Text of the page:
This walks starts and finishes on the edge of Little Longstone where walkers can refuel with drinks and food at one of two delightful pubs – The Monsal Head Hotel and the Packhorse Inn.


Birchover, Derbyshire

Robin Hoods Stride in autumn
Rock formation near the village of Elton in the Peak District/Credit: Getty

Surrounding the Peak District village of Birchover is a haunting landscape of gritstone bluffs, standing stones, burial mounds and Bronze-Age stone circles, hidden in inky woodland or exposed on windswept upland.

The paths here are littered with the history and mythology of the south-east Peak, from the hermit of Cratcliffe Tor who led travellers to safety off the ancient Portway trail, to the notorious outlaw who leapt across the soaring pillars that straddled Robin Hood’s Stride. Rowtor Rocks tells a story of prehistoric rock art and Victorian sculpture, while Stanton Moor reveals 4,000 years of human activity. Discover some of the best on this prehistoric landscape with our five-mile walk.


Chee Dale, Miller’s Dale and Wye Dale, Derbyshire

4.2 miles/6.8km | 3 hours | moderate

Cheedale, Derbyshire
Chee Dale, Derbyshire ©Neil Coates

Deep in the White Peak east of Buxton is a captivating area of countryside; a union of natural bounty and majestic engineering that together create a truly astounding landscape.

Although it may have its challenges, this four-mile loop walk along the River Wye in the Peak District takes you through deep gorges and lush forests. It is readily accessible to all with a measure of agility and a sense of adventure.


Castleton, Derbyshire

4.6 miles/7.5km | 3 hours | moderate–challenging

Winnats Pass, Derbyshire
Winnats Pass, Derbyshire/Credit: Getty

Peak Cavern is one of the Seven Wonders of the Peak District, and was long thought to be an entrance to Hell – the river that flows through it is still known to cavers as the Styx. For 400 years, a small community of rope-makers lived within its huge entrance – it became known as “a village that never saw the sun”.

These days, the planned medieval township of Castleton is famous not only for its caves but also for the 12th-century keep of Peveril Castle that looms over the village.

Explore the caves, crags and castle of this Peak District village with an easy, four-mile circular walk.


Mam Tor, Derbyshire

8.7 miles/14km | 5–6 hours | challenging

Mam Tor at sunrise in the English Peak District
Wander over Mam Tor in the Peak District at sunrise/Credit: Getty

Pack hiking boots and crackers for a stay at a pub in the village of Hope where cheese once passed as currency, then walk off your lunch with a stroll up one of the Peak District’s best-loved hills.


Three Shires Head, Derbyshire, Staffordshire, Cheshire

6.2 miles/10km | 4 hours | moderate

A photograph of a waterfall and packhorse stone bridge at Three Shires Head on the River Dane in the Peak District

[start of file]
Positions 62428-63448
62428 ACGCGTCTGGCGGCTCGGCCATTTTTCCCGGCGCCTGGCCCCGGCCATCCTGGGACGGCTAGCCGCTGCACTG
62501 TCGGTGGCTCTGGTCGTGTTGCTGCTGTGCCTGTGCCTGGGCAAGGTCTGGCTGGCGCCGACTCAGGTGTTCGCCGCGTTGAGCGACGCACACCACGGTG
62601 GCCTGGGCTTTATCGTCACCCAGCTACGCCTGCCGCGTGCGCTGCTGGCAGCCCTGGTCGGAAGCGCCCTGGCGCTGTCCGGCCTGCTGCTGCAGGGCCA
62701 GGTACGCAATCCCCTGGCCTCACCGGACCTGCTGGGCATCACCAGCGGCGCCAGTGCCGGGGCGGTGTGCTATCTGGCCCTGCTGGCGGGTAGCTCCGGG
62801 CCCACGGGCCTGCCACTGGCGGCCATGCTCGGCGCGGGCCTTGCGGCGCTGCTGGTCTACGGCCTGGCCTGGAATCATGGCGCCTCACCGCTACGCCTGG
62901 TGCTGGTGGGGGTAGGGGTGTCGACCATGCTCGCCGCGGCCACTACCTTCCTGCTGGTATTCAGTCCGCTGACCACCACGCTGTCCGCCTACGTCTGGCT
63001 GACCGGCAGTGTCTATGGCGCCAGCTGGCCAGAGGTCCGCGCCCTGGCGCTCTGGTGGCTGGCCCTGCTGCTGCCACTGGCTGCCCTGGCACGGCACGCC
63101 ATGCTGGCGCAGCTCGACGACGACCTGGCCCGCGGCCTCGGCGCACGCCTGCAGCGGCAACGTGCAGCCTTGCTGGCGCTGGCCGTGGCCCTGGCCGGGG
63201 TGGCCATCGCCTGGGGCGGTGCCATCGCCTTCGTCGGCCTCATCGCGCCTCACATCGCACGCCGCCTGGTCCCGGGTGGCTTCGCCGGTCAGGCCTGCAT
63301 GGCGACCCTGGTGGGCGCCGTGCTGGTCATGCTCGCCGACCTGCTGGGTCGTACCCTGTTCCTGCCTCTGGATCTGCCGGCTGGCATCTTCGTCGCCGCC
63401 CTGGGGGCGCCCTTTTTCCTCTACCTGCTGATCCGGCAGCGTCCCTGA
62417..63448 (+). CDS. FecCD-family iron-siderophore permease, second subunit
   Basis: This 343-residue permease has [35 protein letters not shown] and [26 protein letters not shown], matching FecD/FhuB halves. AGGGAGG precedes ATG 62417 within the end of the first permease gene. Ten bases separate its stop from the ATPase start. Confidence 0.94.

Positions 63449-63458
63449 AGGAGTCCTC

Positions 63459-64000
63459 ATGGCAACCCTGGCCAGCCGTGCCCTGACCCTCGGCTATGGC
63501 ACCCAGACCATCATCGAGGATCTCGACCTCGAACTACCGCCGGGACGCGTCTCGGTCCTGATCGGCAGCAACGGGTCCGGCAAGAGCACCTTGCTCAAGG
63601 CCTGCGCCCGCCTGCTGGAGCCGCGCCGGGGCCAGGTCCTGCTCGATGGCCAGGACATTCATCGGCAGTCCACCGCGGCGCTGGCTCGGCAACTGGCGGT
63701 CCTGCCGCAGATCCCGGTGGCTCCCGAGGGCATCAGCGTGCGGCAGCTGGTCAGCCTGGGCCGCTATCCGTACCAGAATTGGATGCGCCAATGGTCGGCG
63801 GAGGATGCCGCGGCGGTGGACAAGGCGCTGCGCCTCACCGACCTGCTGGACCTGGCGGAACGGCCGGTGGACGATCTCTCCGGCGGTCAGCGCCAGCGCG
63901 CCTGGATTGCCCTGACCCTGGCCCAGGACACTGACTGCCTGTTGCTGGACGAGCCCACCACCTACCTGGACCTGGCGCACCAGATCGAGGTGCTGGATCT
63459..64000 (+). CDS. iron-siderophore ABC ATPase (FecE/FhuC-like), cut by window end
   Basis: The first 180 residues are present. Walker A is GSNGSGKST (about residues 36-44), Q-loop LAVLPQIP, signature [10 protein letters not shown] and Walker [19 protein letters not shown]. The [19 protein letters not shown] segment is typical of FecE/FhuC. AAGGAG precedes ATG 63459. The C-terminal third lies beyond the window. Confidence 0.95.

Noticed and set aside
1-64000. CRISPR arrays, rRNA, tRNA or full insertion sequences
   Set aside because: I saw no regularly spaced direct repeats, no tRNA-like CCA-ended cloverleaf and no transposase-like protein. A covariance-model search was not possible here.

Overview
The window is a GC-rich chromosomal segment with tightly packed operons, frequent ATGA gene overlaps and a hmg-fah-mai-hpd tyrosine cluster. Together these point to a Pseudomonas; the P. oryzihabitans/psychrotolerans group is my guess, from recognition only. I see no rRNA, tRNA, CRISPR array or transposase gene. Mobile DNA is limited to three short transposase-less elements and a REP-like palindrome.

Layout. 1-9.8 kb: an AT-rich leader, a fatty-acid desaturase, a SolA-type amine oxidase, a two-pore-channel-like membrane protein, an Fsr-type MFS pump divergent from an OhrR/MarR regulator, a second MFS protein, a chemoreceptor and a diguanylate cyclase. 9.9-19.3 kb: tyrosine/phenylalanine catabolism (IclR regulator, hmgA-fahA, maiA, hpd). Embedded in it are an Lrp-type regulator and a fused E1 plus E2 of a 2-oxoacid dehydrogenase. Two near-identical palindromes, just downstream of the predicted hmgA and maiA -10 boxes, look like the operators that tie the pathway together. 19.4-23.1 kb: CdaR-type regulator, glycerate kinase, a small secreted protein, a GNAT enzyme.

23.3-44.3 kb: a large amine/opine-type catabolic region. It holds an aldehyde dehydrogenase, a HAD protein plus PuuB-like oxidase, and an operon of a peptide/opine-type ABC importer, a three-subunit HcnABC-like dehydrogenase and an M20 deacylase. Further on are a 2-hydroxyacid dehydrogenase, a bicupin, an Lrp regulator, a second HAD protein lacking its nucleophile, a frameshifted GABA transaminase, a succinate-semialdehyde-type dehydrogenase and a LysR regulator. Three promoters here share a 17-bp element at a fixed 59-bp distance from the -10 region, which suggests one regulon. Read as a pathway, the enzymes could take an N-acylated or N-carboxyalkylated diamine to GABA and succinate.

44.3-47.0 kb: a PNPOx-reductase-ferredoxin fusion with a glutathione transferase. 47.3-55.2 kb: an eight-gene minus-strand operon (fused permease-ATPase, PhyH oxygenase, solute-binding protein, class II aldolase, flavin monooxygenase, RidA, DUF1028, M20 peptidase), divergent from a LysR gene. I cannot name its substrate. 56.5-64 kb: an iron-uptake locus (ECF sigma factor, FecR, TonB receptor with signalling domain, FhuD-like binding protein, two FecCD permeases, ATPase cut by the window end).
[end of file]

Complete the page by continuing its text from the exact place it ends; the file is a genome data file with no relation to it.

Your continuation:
A waterfall and packhorse stone bridge at Three Shires Head on the River Dane in the Peak District/Credit: Getty

In England there are an astonishing 68 county tripoints, but perhaps none as lovely as Three Shires Head where Staffordshire, Derbyshire and Cheshire converge in an isolated Peak District valley.

Here, two bridges span the meeting of waters, a duo of waterfalls cascading over rocks to gather in mountain-cold plunge pools. Hikers, photographers and wild swimmers are all drawn to this beauty spot, so it’s best to come early in the day. Enjoy an invigorating swim, a hot drink and the first rays of the summer sun before continuing on your figure-of-eight hike.


Hathersage, Derbyshire

6.8 miles/11km | 4 hours | moderate-challenging

Hathersage Moor Derbyshire
Hathersage Moor Derbyshire/Credit: Getty

Charlotte Brontë is believed to have used the Peak District as the setting for her classic novel after a visit to Hathersage in 1845.

The BBC’s acclaimed 2006 dramatisation featured Ruth Wilson as the eponymous Jane Eyre, the orphan girl who, against all the odds, forges a relationship with tormented hero Edward Rochester.

Filming took place at Bolsover Castle and Haddon Hall, while many of the stunning outdoor scenes were shot on Stanage Edge, the four-mile long gritstone escarpment above Hathersage, better known for its climbing.


Chrome Hill, Derbyshire

5.4 miles/8.7km | 3.5 hours | moderate–challenging

A walker at Parkhouse Hill and Chrome Hill
A walker at Parkhouse Hill and Chrome Hill, White Peak, Derbyshire, England/Credit: Getty

A quirk of geology has produced a strand of sharp limestone hills which erupt like a string of vertiginous miniature mountains from the haymeadows and soft pastures of the higher Dove Valley, near Buxton.

The Dragon’s Back range are often cited as the only true peaks in the Peak District; a line of pinnacles said to resemble the ‘plates’ along the spine of a stegosaurus dinosaur.

The walker’s reward is ending up at Earl Sterndales pub, the cosy Quiet Woman, a wonderful hark-back to the village pubs of yesteryear. Discover the spectacular Dragon's Back with this 6.5-mile hill walk.


Derwent Valley, Derbyshire

5.8 miles/9.3km | 3.5 hours | moderate

Visitors look out towards Derwent Dam at Derwent Reservoir in Derbyshire
Visitors look out towards Derwent Dam at Derwent Reservoir in Derbyshire/Credit: Getty

The famous 1955 film of The Dam Busters, starring Richard Todd as Wing Commander Guy Gibson, VC, was filmed in the Derwent Water valley. There have also been several anniversary flights by the last flying Lancasters over the dams, with the Merlin-engined bombers swooping low over the reservoirs and slipping between the towers of the Derwent Dam. A memorial stone to the crews of 617 Squadron was unveiled on the west tower of the Derwent Dam in 1988.

Get a taste of the Dambusters’ practice ground with an easy six-mile walk above and round the Derwent Reservoir, with glimpses of the still waters that once echoed to the throb of the low-flying Lancs.